The story of the periodic table complements the discovery of elements and is, like all Science, the result of contributions from many esteemed scientists who studied the elements and their properties. The first attempts to organise the elements were made by French geologist, Alexandre-Émile Béguyer de Chancourtois (1862, 66 elements), and German chemist, Lothar Meyer (1864, 28 elements). However, it was Russian chemist, Dmitri Mendeleev’s, periodic table, published in 1869, that became most recognised. Mendeleev arranged the elements in the increasing order of their atomic masses in horizontal rows till he came across an element whose properties were similar to those of the first element. Then he placed this element below the first element and thus started the second row of elements. When he could not find an element with expected mass and properties, he left a blank space. Mendeleev organised it according to atomic mass and chemical properties—not atomic mass as it is today.
This scientific history is important in the history of scientific knowledge, but why does the Girls Grammar periodic table also include the names of individuals, families, and groups of people important to our own story? The Science Learning Centre was made possible thanks to the contributions of many philanthropic supporters. This support from the School community has been a consistent thread in the development of the School and, rather than display an honour board in the traditional format, it was decided to create a ‘Wall of Thanks’ in the form of the iconic periodic table. Each element includes a short teachable moment, with acknowledgement of the donors who supported that particular element.
There are many stories behind why each supporter chose ‘their’ element. For some, the element has been integral in their professional or personal life. For others, the element symbolises something of meaning to them. Here are some of their stories:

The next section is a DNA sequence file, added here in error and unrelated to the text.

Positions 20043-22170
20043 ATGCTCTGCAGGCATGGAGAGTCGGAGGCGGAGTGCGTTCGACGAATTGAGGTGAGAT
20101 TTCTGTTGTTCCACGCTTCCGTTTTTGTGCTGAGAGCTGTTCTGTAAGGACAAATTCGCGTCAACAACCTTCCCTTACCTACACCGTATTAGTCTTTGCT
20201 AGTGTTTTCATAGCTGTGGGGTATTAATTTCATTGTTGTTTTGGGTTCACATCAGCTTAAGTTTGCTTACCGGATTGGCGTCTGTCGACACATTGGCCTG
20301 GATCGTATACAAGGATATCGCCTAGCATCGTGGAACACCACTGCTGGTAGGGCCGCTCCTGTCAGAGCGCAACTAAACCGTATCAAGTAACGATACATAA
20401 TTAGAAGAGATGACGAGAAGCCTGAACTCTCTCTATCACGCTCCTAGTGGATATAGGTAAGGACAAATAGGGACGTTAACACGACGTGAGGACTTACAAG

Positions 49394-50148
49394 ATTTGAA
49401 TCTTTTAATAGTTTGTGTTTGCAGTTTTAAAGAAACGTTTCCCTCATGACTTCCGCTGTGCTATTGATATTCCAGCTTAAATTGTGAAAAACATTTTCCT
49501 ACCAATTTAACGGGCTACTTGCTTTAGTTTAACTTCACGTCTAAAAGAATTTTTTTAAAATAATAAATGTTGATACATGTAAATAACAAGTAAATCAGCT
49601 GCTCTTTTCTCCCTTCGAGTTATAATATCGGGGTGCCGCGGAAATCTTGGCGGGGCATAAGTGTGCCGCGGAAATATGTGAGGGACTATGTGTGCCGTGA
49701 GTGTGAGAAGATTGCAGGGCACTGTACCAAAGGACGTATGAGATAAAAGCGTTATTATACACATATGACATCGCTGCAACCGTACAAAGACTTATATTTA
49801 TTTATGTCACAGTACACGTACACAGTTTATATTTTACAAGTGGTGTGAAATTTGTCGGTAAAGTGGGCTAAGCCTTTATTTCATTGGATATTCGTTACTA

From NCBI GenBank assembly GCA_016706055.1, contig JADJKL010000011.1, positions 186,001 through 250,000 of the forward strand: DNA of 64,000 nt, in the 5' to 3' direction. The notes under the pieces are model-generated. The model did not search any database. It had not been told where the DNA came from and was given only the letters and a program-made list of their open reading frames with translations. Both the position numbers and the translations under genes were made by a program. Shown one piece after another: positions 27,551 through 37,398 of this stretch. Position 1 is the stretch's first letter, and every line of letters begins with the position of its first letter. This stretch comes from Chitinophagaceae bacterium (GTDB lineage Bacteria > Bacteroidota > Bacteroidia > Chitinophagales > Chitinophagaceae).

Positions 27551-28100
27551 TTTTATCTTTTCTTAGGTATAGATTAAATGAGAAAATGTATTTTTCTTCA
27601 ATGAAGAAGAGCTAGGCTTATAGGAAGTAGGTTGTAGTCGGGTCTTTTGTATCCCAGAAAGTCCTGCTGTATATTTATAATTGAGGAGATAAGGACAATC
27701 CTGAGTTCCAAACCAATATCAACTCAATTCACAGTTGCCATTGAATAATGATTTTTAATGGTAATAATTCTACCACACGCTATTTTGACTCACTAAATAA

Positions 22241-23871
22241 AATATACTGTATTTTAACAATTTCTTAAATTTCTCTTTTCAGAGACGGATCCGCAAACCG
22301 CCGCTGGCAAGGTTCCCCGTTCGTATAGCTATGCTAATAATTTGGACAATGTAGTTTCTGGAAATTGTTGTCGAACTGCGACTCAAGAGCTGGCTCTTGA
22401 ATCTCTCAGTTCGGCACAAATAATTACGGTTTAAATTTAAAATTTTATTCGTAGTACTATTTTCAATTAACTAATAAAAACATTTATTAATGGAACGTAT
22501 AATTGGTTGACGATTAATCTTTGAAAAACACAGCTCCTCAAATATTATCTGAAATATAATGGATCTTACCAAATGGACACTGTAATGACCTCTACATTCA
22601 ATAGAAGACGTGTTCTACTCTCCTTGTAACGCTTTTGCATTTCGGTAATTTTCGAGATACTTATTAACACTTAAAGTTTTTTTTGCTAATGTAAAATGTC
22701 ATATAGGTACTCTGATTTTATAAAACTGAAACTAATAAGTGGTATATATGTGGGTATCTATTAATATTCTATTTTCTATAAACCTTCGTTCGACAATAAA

Oxygen was the very first element in the periodic table Wall of Thanks to be supported by a donor—appropriately an anaesthetist! Oxygen is, of course, vital to cellular respiration.
A past student with a passion for swimming was quick to claim chlorine. In her time at Girls Grammar, she was Swimming Captain, a State Water Polo player, and a House Sports Captain (and her mother was Girls Grammar’s Director of Sport, 2005-2010).
The students of Griffith House chose strontium. First found in rock samples in Scotland, strontium is known for the brilliant red colours its salts give to fireworks—red being the colour for Griffith House.
A family of dentists chose titanium, a hard, strong metal used in dental implants, surgical instruments, and artificial joints.
Curium is named after Marie Curie, a pioneer in understanding radioactivity and the first woman to win a Nobel Prize. Marie Curie was a trailblazer for women in Science and this element was supported by our Principal, Ms Jacinda Euler.
Iron has been integral to human existence from the Iron Age to the Industrial Revolution and, naturally, a family of geologists claimed this element.
Arsenic is of course widely known for its deadly properties. The family who supported this element allowed their Year 8 Grammar girl to choose—and she clearly had a sense of humour!
A proud Grammar Woman, and long-serving past Trustee of the Board, chose gallium as her element. It was discovered in 1875, the same year Brisbane Girls Grammar was founded.
The students of Woolcock House chose tungsten to represent their House. Its chemical symbol, W, is drawn from its other name, wolfram.
The Science Faculty staff chose scandium, with the chemical symbol, Sc. A rare metal with a high melting point, its existence was predicted by Dmitri Mendeleev himself in 1869.
Therefore, the periodic table in the Science Learning Centre is not only a visual representation of millennia of scientific theory, experimentation, and knowledge but also a recognition of the human elements that combine to form the community that is Brisbane Girls Grammar School.
Nothing in life is to be feared, it is only to be understood. Marie Curie
Mrs Kristine Cooke
English staff and editor
Dr Sally Stephens
Director of Science
Director of Development and Alumnae Relations